Elgar Archive Update
- 8th June 2018
You may have heard in the media the news that the Elgar Archive, currently at the Elgar Birthplace Museum, is to move to the British Library in London. We wanted to let you know what is happening and our role in this.
Over the past two years the Elgar Foundation has been considering a new permanent home for the Elgar archives, which are currently stored and made available for research at the Elgar Birthplace Museum in Broadheath, Worcestershire (now run by the National Trust).
Our Service manages the county archive, and with Elgar so closely associated with Worcestershire, we put forward the case to the Elgar Foundation that the archive should move to The Hive in Worcester.
The Birthplace Management Committee, like all of us, are trying to ensure that the archive is protected and promoted. After much careful consideration, they decided that the best place for the Elgar Archive would be the British Library. This was because their Foundation’s Memorandum of Association requires them to promote Elgar in every part of the world, not just in Worcestershire, and they felt the British Library offered infinitely more potential than The Hive.
We understand and respect this point of view, but feel that moving an archive to London does not necessarily mean it will be more accessible to scholars or the public, or that it will be properly promoted. We believe that The Hive is best placed to promote Elgar in every part of the world for the following reasons:
- The Hive already hosts international scholars who study our collections but, unlike the British Library, it is also easily accessible to the all the people of Worcestershire whatever their interest or income.
- The professional bodies associated with archives now recognise that important collections should not be moved to London if local facilities are suitable. Indeed, there are a number of internationally important archives located outside London. For example:- the archive of the composer Benjamin Britten at Aldeburgh in Suffolk; Shakespeare documents held in Stratford and at The Hive and, most recently, the Richard Attenborough film archive that is now open and available to all at the University of Sussex.
- In the past, archives have been split and scattered across the world, so students and experts have always had to go to wherever the collections are if they wish to view original documents. Worcester is close to airports and easily accessible by train and car. To stay in Worcestershire is cheaper than staying in London and The Hive is also close to the two other important Elgar collections (at the Elgar Birthplace Museum, Lower Broadheath and University of Birmingham).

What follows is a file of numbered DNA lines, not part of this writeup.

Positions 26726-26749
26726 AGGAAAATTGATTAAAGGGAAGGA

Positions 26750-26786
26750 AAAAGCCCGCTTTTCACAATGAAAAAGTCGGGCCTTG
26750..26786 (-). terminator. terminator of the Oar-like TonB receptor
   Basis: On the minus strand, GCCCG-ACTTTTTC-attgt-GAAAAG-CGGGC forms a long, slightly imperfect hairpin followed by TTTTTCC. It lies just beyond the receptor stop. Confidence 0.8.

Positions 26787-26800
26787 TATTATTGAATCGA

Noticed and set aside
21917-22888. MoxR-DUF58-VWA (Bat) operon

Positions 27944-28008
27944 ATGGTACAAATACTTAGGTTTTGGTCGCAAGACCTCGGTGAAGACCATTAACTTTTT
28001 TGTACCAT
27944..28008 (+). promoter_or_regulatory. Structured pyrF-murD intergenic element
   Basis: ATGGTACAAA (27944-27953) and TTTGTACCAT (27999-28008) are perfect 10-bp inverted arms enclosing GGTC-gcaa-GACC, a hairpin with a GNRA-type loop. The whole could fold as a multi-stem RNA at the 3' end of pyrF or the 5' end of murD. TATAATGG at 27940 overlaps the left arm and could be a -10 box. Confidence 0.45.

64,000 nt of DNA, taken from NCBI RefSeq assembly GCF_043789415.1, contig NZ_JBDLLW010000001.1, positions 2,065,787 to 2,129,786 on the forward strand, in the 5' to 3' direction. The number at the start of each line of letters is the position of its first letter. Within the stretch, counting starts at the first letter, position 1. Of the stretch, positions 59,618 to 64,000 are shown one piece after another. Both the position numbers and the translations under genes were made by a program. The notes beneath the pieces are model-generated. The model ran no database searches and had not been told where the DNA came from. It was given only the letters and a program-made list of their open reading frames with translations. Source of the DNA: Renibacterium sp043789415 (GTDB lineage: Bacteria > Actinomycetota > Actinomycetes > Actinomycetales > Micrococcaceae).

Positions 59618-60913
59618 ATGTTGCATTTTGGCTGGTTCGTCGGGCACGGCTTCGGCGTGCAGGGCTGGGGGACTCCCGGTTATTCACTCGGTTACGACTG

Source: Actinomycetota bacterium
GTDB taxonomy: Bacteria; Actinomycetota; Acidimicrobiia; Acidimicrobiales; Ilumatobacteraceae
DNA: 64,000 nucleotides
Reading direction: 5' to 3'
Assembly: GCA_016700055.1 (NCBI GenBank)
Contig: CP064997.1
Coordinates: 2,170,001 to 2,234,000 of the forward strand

- The Hive is an Accredited Archive in a purpose built building overlooking the Malvern Hills. It was awarded Record Keeper of the Year 2017 by the Archives and Records Association. We hold material from the 12th century to the present day with a digitisation service that already provides images to scholars and family historians across the world in less than a week from request to delivery.
- Unlike the British Library our relatively small collection is held in one building, meaning that from walking into The Hive you can have the document you requested within 10 to 20 minutes of ordering it.
- Most importantly, we can increase access to the Elgar Archive for local people and visitors who are interested and intrigued by it. We have a strong record of winning funding, not only to conserve and catalogue important collections, but also to use them as the basis for innovative community and arts projects.
We believe that if the Elgar Archive was at The Hive it would be just as accessible to people from across the world as it would be in London. These visitors would also benefit from visiting or staying in Worcester, surrounded by the landscape and places that so inspired the composer. Importantly to us, and perhaps to Elgar if we could have asked him, the collection could be viewed, used and appreciated by the people of Worcestershire.
Many people have already been in touch with us, and we are grateful for everyone who has offered support. Responses to our earlier emails about this issue do demonstrate that there is real concern at local, regional, national and international level about this matter. If you share that concern we would urge you to contact the Elgar Foundation and the Birthplace Management Committee to ask them to reconsider their decision. We would be grateful if you could copy us into your correspondence as it is helpful for us to know how people feel about this matter.
The correspondence address for the Foundation is The Elgar Foundation, Thorneloe House, 25 Barbourne Road, Worcester, WR1 1RU and the active directors are named at Companies House as being William Carslake; Professor Michael Clarke; Howard Emerson, Lord Flight; Mark Brindley; David Hawkins; Andrew Jowett; Professor Colin Lawson; Rt.Hon. David Mellor; Michael Messenger; Robert Montgomery; Andrew Neill; and Professor John Whenham.
Please feel free to contact Adrian Gregson, our Collections Manager, directly on this issue at Agregson3@worcestershire.gov.uk or on 01905 844929.